This is a repost of my post on the omy Colours of Melbourne 2011: My Melbourne Experience site. You can vote for your favourite blogger at the My Melbourne Experience voting page. Voting period is from 15 September 2011 to 5 October 2011 and stand a chance to win prizes worth up to $3000 which include Jetstar travel vouchers and Crumpler limited edition laptop bags.

And she sang, as we sat and waited til’ our billy boiled, putting a damper on the fire

5 10 2011

After two wonderful days in which I was able to develop a deeper appreciation of what Melbourne has to offer and experience an activity packed excursion to Phillip Island, I wasn’t sure if my choice of the third and final day’s activity, an excursion to Ballarat, was going to be a wise one, as I really wanted to have the chance to have a better feel of the city especially having heard about how much more Melbourne has on offer. I wasn’t to be disappointed though – as not only did it give me the chance to see (and feel) some of the well known creatures of the Australian Bush at the Ballarat Wildlife Park, but also take a step back in time to a world that existed in the mid-1800s in and around Ballarat.

The third day involved a visit to Ballarat Wildlife Park.

The blue skies we woke up to that morning may have been seen as a sign of good things to come, but then, the grey skies of the two previous mornings were not really an indication of the fun filled days we were to have. The skies were indeed blue – brilliantly so, so much so that they deserve mention. The ride of a little more than an hour was fairly pleasant, taking us past the apple and pear orchards of Bacchaus Marsh along the way, and it wasn’t too long before Tony Poletto of Tourism Victoria pointed a sign welcoming us to Ballarat out close to where we passed a medieval castle – Kryal Castle that’s probably worth a visit on my next visit to the area.

The road near Bacchaus Marsh - an area where apple and pear orchards can be found.

Kyral castle - a replica medieval castle on the road close to Ballarat.

At Ballarat Wildlife Park, we were welcomed by a curator Julia Leonard, who made a short introduction and led us to a cabin in the park where she had a little treat in store for us, right under the shade of what might have been a coolibah tree at the front of the cabin. Borrowing from the lyrics of that famous song Australian song Waltzing Matilda, it was there where Julia sang as we watched and waited til’ her billy boiled. What was boiling in the billy, was the famous billy tea – tea brewed in a billy, a tin can, suspended over a fire and flavoured by the addition of eucalyptus leaves, that was supposed to be swung around a few times to sink the leaves to the bottom of the can. Over the fire, we were also able to try our hand at baking damper – a traditional scone like soda bread prepared in the outback made of flour, water and baking soda, at the end of a stick. It was a good thing that there was pre-prepared damper waiting for us in the cabin, as I promptly got mine burnt. There was an assortment of condiments such as butter, jam and golden syrup and even vegemite that we could spread on the damper – much like a scone. I like it – as I did the strong eucalyptus tea that Julia poured out for us.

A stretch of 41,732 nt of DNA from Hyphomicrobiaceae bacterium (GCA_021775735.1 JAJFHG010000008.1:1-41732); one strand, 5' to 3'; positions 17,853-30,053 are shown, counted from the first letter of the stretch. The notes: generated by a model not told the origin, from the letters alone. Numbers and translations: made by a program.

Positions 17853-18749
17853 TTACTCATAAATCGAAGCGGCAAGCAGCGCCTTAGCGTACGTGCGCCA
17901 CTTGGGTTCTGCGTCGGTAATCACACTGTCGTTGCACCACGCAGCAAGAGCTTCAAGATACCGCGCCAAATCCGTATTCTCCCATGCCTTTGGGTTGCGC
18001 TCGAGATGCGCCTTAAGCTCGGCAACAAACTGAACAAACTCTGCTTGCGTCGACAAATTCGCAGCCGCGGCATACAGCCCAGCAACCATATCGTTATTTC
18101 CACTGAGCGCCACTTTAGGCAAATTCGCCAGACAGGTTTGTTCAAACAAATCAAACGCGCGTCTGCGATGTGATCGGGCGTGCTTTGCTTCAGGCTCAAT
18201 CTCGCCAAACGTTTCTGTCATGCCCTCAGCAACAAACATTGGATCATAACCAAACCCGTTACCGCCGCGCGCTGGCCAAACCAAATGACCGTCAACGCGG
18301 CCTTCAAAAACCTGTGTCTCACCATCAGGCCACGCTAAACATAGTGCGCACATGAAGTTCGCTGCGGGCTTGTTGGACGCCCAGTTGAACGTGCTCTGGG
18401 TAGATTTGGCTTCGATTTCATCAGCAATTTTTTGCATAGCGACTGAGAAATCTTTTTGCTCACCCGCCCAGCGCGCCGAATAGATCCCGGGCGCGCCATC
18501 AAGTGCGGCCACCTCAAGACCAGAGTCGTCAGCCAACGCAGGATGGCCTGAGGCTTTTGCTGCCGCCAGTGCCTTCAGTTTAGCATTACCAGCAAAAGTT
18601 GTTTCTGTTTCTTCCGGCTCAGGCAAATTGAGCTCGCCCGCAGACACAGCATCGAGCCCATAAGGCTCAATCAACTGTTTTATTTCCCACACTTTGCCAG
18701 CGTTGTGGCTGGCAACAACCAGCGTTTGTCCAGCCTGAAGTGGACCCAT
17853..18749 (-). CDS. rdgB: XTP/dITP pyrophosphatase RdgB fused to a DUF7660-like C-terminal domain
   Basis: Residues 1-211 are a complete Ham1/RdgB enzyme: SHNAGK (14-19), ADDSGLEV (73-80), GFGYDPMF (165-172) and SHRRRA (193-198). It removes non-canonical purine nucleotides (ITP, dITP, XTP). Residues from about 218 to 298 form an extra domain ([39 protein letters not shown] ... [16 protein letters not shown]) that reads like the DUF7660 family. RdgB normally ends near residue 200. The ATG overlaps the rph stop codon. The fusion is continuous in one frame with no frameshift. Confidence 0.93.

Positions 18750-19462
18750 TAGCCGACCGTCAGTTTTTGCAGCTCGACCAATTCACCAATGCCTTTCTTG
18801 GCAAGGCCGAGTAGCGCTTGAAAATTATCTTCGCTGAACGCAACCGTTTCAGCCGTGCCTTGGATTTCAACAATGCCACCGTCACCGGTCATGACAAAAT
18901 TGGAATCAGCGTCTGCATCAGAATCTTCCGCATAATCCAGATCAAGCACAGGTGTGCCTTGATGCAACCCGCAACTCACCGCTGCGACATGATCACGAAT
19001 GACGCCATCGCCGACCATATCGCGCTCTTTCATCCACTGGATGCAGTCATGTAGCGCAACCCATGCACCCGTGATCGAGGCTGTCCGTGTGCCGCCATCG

The cabin we had the damper and billy tea in.

Deenise Yang and Huang Kee Hong baking the damper, as Julia looks on.

The billy (it should really not have a spout!) and our damper being burnt.

Loved the aroma that reached my nose as the billy tea was being poured.

The pre-prepared damper with a selection of condiments which included vegemite!

After that very interesting experience, it was time to wander around the park with Julia. We were first able to feed some very tame kangaroos – ones from Kangaroo Island where there are no predators. It was quite a treat to get up close and personal with them – and have them eat out of my hand – as it was a treat to see two joeys in their mother’s pouches.

One of two very tame Kangaroo Island kangaroos we saw with joeys in their pouches.

Another joey in its mother's pouch.

The mother and her joey.

Other treats were in store for us – I stared right into the eyes of an emu, looked at the sharp and long fangs of the Tasmanian devil (the first time I had actually seen the famous Tassie devils), patted Koalas, including a baby Koala (one of the few places you can pat a Koala) and said hello to Patrick the wombat, as well as saw a host of reptiles including snakes. I enjoyed meeting Patrick in particular – wombats are a lot bigger than I imagined them to be – an adult wombat can weigh as much as 40 kg, but they did not look any less adorable than the cute soft toy replicas we often see being sold.

Staring into the eyes of an emu.

Close up of the feathers of an emu.

A koala at the wildlife park. The wildlife park allows koalas to be petted.

An adorable baby koala peeking through the fur ball that is its mother.

Patrick the orphan wombat, who weights 32 kg. A full sized adult can weigh as much as 40 kg.

Cute and adorable, but they do bite!

A poison gas breathing tortoise? A giant tortoise - the ray of light is a reflection off the glass panel.

Not a two-headed snake - but two rattlesnakes colied up together.

A lizard on a tree.

Going in for the kill! Lab mice being fed to a Tassie devil.